This well-known evergreen shrub can be seen forming large spherical balls up to 1m wide on various trees but especially apple and lime. Mistletoe flowers are very small, inconspicuous, and have four tiny petals. The flowers are dioecious which means that male and female flowers are produced on separate plants; female plants are therefore highly desirable at Christmas time for their use in decoration. Mistletoe flowers can be seen from February to March but it is the foliage and berries that are usually recognised.
The narrow elliptical leaves are green, leathery and grow in pairs (they look like little propellers). The berries are sticky and white and are found in clusters of two to six. They appear from about October until May, and are dispersed by birds as they feed.
Mistletoe is a semi-parasitic shrub that has the ability to photosynthesise (i.e. produce its own energy), but also takes water and nutrients from its host tree using specialised roots.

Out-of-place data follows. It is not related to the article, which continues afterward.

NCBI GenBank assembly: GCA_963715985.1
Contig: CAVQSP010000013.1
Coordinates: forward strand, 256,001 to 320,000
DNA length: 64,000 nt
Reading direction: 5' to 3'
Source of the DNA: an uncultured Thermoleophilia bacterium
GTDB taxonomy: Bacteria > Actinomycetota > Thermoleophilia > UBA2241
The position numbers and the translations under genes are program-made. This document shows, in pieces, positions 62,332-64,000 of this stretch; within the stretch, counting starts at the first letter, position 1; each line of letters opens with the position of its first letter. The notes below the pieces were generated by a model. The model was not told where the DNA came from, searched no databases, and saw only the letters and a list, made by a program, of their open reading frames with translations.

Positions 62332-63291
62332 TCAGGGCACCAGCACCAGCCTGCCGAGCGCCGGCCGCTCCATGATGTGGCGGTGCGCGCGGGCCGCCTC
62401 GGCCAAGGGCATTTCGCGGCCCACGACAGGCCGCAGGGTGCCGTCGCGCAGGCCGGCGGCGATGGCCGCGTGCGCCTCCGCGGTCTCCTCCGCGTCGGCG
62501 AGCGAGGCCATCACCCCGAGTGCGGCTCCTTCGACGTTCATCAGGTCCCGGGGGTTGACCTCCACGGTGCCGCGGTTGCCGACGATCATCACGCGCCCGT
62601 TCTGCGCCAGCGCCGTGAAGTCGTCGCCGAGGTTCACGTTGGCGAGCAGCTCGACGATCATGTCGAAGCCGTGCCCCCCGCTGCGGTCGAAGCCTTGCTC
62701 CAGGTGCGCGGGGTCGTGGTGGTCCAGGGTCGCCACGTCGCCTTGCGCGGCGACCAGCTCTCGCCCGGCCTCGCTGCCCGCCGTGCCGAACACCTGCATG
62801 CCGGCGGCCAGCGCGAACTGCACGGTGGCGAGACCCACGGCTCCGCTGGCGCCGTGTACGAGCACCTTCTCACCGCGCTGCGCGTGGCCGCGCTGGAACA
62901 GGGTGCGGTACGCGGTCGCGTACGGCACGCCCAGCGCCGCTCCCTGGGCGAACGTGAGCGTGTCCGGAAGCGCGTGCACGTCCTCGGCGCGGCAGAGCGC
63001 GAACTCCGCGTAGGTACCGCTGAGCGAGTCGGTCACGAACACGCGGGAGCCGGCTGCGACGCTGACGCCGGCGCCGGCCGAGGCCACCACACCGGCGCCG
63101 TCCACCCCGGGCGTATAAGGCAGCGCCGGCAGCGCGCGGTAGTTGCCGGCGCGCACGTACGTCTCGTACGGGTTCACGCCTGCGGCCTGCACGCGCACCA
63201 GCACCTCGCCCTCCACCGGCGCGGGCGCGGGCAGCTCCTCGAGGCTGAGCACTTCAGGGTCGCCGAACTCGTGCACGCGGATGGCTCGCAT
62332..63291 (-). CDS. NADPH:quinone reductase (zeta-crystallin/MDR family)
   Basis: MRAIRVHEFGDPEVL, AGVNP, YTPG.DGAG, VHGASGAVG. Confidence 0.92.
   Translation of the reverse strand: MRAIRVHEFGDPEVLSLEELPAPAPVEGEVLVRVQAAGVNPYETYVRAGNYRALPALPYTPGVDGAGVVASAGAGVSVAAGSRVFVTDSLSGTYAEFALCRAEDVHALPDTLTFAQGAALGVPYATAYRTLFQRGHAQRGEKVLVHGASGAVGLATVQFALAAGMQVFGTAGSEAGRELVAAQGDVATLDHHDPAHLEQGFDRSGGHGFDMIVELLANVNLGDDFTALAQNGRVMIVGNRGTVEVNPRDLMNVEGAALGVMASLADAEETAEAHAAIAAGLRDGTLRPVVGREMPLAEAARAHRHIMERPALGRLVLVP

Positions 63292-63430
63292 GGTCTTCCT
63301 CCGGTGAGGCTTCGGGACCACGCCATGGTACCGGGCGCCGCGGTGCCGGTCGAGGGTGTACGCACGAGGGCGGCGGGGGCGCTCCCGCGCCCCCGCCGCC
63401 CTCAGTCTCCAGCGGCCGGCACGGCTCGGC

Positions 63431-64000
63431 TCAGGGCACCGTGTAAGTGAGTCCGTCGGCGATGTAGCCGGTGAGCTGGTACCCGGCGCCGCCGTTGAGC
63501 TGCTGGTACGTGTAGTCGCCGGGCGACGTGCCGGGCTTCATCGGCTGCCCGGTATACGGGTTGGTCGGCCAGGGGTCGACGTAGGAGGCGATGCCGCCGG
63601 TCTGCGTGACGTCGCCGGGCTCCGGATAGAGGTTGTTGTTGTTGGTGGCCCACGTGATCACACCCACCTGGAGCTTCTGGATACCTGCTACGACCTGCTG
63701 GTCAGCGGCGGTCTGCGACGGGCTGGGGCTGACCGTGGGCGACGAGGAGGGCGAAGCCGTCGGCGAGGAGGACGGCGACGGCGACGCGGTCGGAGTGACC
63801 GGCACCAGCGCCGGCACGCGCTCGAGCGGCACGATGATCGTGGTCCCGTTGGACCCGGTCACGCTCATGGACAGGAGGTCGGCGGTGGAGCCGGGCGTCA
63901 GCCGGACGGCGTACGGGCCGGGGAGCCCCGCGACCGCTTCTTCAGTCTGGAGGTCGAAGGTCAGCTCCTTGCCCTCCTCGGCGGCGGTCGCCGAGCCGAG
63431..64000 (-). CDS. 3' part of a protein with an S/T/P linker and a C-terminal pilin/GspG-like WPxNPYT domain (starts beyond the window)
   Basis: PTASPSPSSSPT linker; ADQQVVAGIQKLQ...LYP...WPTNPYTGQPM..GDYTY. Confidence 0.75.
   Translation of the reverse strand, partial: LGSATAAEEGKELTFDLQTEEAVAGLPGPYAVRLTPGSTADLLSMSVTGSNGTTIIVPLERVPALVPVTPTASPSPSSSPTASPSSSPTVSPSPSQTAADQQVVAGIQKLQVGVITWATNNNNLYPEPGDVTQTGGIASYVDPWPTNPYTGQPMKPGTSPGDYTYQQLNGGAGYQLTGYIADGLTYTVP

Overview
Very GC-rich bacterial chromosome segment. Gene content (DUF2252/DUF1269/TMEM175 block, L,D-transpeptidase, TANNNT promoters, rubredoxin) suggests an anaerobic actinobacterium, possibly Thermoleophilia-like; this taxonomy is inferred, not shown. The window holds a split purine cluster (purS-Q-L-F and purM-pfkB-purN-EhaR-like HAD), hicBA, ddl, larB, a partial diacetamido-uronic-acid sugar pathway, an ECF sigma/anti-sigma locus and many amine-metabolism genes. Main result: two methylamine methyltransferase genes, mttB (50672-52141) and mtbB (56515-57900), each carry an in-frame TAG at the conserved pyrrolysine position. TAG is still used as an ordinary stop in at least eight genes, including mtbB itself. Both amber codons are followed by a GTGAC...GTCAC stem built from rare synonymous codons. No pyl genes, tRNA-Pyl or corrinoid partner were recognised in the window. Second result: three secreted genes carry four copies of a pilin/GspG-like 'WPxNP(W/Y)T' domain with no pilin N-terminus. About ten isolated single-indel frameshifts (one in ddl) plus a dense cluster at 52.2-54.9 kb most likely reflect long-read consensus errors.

There are six species of insect which are specialist mistletoe feeders including the rare mistletoe marble moth, and the mistletoe weevil which was only discovered in Britain in 2000.
Where and when to see it
The leaves of mistletoe are green all year but are more visible in the winter once the other trees have lost their leaves.
Look up! Mistletoe grows high in the canopy and can be found in orchards, hedgerows, parks and gardens on apples, limes, poplars, blackthorn, hawthorn, maples and willows.